gable is a charming accent,” she explains. “You also
can install a large stained-glass window over a whirlpool
bath to provide natural light, color and privacy.”
In the Kitchen
Glass-fronted cabinetry has been popular for many years,
but other gleaming glass elements are also finding their
way into rustic kitchens.
such as Glassworks in Seattle, Washington, provide striking options for countertops by using a
variety of glass-making methods. One example of the
company’s work is a rounded kitchen counter measuring
eight feet with a “chipped” edge. Elevated above a
more traditional granite or marble countertop, this new
surface adds dimension to the variety of natural elements
in the room as well as extra space for displaying
collectibles in an otherwise functional work zone.
a more traditional look for your countertops, panels can
be made of thick sheets of glass, broken and re-formed in
an oven and finished with polished edges, which produces a
flat, shiny surface reminiscent of marble or other
polished, gleaming stone.
more reason glass makes a fitting countertop choice in
your rustic home? It’s a heavy-duty material that’s
easy to clean. When cast, it can be as resilient as
granite and less porous than marble.
Glass has always been a primary element in the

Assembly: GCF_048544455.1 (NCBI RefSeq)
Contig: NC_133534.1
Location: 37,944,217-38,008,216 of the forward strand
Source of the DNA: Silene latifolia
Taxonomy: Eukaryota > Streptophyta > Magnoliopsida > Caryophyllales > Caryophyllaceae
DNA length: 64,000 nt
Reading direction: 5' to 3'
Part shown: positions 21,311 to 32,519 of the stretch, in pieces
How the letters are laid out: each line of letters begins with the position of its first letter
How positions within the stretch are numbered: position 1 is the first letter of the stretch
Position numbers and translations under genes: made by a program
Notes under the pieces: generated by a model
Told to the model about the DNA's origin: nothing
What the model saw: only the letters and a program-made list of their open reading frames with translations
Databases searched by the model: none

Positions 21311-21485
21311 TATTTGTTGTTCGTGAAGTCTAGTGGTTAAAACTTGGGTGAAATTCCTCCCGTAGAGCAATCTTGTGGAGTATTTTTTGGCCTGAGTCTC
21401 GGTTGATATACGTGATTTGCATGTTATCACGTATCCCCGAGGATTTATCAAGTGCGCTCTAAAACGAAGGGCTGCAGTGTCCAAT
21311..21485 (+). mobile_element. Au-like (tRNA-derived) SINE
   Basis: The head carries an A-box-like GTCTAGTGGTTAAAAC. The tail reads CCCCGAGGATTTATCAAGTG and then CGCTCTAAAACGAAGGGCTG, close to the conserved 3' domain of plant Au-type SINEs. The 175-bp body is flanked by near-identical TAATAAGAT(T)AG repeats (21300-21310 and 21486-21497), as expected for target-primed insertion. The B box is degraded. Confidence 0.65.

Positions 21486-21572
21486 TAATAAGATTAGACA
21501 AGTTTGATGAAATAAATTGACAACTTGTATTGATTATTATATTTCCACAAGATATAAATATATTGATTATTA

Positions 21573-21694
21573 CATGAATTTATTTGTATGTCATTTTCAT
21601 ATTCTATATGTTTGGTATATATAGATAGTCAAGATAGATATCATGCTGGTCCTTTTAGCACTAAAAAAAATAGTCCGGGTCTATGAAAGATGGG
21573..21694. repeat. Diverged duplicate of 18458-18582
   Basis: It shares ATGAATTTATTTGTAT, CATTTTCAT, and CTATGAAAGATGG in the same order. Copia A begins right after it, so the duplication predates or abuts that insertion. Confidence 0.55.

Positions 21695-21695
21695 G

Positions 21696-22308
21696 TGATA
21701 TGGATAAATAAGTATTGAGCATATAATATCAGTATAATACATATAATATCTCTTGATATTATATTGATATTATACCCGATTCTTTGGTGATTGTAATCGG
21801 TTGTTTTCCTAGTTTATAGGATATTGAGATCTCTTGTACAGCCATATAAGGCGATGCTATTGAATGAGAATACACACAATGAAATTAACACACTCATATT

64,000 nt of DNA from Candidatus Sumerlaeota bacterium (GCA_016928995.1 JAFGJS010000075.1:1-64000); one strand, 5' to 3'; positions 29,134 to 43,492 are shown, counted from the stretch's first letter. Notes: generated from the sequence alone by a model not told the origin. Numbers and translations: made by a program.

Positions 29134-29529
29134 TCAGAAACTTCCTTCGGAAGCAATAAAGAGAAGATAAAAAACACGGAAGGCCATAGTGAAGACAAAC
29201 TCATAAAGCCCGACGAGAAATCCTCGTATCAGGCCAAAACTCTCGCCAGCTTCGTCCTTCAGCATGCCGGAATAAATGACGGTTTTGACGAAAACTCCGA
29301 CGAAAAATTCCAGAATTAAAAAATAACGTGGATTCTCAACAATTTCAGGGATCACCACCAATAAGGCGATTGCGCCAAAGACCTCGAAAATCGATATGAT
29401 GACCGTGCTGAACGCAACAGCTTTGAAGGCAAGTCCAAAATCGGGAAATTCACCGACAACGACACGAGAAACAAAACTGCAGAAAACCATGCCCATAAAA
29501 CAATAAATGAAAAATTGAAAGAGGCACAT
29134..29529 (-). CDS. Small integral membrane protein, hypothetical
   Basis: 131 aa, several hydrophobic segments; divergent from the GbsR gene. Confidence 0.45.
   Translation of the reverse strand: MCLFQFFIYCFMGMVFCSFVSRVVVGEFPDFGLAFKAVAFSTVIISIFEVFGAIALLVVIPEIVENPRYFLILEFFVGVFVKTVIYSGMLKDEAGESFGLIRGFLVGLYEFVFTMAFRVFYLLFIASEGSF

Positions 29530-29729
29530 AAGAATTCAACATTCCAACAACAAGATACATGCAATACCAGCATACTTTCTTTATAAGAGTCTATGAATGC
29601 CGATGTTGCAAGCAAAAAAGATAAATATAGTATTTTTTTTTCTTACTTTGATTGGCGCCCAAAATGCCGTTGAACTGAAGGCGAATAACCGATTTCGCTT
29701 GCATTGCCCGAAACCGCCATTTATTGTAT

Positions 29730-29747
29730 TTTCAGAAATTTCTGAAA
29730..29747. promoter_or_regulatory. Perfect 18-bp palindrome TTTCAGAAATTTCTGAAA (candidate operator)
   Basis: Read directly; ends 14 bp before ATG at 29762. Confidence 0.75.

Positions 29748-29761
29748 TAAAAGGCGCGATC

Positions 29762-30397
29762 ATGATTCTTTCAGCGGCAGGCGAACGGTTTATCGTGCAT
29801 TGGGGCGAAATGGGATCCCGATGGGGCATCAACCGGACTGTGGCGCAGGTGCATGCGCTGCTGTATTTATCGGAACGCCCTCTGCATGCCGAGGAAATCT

bathroom, but innovative twists on old ideas have pushed
the scope of rustic design in new directions.
glass-sink designs are especially impressive, with an
array of bowls, vanities, textured countertops and
pedestals available to home owners. A shallow glass basin
or trough set on a glass vanity shelf looks as if it’s
floating off the log wall.
stunning example of glass mimicking natural form is
Glassworks’ waterfall sink. Usually constructed at 3
feet wide and 2 feet deep, the custom piece gives the
impression of a sleek shimmer of water tumbling over the
lip of the vanity. Think of it as functional artwork you
can display and appreciate in any prominent powder room.
and tub enclosures are also prime places for using
sculpted glass. Fire polished so that it isn’t abrasive
like etched glass, the surface of sculpted or heat-molded
glass is smooth and easy to keep clean, and its thickness
allows for an array of decorative-edge options.
also suggests dividing the functional areas of the bath
with glass blocks to avoid splitting an already small room
into even tinier quarters. Consider using colored glass
blocks— available in vibrant blue and green hues—to
bring a gorgeous lake effect to the bath.
glass light fixtures can wash a room with light rather